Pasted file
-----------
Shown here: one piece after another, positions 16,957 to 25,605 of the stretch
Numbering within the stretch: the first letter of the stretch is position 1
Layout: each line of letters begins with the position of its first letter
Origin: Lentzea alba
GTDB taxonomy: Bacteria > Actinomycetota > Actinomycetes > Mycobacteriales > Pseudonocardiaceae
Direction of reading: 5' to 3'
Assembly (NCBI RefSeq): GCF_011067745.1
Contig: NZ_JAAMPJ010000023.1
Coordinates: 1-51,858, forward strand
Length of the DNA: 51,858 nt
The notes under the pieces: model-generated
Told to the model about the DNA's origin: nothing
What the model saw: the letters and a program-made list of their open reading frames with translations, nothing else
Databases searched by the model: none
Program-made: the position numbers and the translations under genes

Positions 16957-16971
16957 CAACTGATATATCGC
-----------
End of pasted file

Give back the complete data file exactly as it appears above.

Shown here: one piece after another, positions 16,957 to 25,605 of the stretch
Numbering within the stretch: the first letter of the stretch is position 1
Layout: each line of letters begins with the position of its first letter
Origin: Lentzea alba
GTDB taxonomy: Bacteria > Actinomycetota > Actinomycetes > Mycobacteriales > Pseudonocardiaceae
Direction of reading: 5' to 3'
Assembly (NCBI RefSeq): GCF_011067745.1
Contig: NZ_JAAMPJ010000023.1
Coordinates: 1-51,858, forward strand
Length of the DNA: 51,858 nt
The notes under the pieces: model-generated
Told to the model about the DNA's origin: nothing
What the model saw: the letters and a program-made list of their open reading frames with translations, nothing else
Databases searched by the model: none
Program-made: the position numbers and the translations under genes

Positions 16957-16971
16957 CAACTGATATATCGC